It just shows how some one can get their information completely wrong enter link description here and yet when new information comes to light just ignore it.

This link started off with a head line more suited to the Daily Mail and with no real proof.

And today, Dr John Gibbs, chairman of the steering committee for the Central Cardiology Audit Database (CCAD), which supplied the data, said the mortality figures were preliminary and had not undergone the 'usual rigorous checking process'.

'I'm absolutely furious,' he said. 'This data was not fit to looked at by anyone outside the committee.

So not only had the original findings been ignored but now Sir Bruce Keogh is trying to use data that at best is questionable to try to justify his decision.

So tell me where did the headline come from

"High Court Judge Imposes Death Sentences

  Terry Brown 20:29 30 Mar 2013

If I have to have a serious operation, and was told that it could be done at the local hospital, however my chances would be a lot better if I traveled to a major hospital 100 miles away. All I would say is " When can you fit me in at the major hospital" and I'd arrange travel to get there.

The same is for any 'service' in life, If you want the best, you have to be prepared to put yourself out to get it.


  rdave13 21:17 30 Mar 2013

Terry Brown, I agree but what happens when time is of the essence? No local hospital and a hospital a hundred miles away means death? Sometimes a chopper isn't available.

  fourm member 21:46 30 Mar 2013


Good to see that you've already decided, based on nothing, that the data is wrong.

Sir Bruce Keogh, on the other hand, has said the data suggested a problem. While an investigation is conducted to see if that suggestion is shown to be right, it is obvious that surgery has to be stopped at Leeds.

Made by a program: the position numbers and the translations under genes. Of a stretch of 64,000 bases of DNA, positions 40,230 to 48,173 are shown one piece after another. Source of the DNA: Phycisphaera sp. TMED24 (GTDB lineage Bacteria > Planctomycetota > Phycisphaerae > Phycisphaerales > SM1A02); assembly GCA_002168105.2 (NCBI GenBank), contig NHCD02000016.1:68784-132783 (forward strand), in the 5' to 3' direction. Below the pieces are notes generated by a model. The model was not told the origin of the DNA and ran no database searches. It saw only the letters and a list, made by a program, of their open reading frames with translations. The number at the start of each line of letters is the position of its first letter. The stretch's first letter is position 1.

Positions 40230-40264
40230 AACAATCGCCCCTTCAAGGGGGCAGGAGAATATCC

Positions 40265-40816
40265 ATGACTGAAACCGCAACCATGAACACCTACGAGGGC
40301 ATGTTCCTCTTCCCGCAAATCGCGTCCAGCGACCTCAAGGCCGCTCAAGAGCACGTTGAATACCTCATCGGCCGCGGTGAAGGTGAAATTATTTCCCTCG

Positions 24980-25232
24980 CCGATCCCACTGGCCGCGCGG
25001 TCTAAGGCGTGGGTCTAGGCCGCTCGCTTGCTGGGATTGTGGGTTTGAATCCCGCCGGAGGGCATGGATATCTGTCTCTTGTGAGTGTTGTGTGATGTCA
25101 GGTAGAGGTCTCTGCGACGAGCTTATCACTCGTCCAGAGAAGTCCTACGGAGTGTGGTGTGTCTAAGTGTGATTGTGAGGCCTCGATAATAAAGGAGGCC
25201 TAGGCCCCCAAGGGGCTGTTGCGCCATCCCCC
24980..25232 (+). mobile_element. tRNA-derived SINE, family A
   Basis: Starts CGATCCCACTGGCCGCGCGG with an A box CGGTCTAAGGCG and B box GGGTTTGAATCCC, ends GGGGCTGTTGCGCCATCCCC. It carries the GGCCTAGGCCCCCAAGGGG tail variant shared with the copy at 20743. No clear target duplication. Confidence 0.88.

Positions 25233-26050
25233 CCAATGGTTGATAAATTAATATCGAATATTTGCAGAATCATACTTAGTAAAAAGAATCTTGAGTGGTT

Would you want to be the one to tell parents 'We were concerned about what was happening but did nothing and that's why your child died'?

The whole point about having assessments and outside scrutiny is that doctors working in a unit are the last ones to see a problem.

At this point, we don't know if Ms Brown is right to say some operations were wrongly excluded.

But we will know, once the enquiry is complete. In the meantime, allowing surgery to continue would be completely the wrong thing to do.

  carver 10:33 31 Mar 2013

Terry Brown we are not talking about adults who can understand why their parents can not be at their bed side, we are talking about young children who need parents with them to comfort them at a time when they need to be reassured.

The consultation was legally flawed into the decision to shut Leeds down and now surprise some one comes up with a decision that is also based on flawed data.

"Good to see that you've already decided, based on nothing, that the data is wrong" no more than you did with your headlines "High Court Judge Imposes Death Sentences "

Fourm member you don't have children so you have no idea what it would mean to have to send a child maybe 3 hours away and have no chance of being with them when they are being operated on, and that journey has to be undertaken every day, 3 hours there and 3 hours back, thats if you have a car.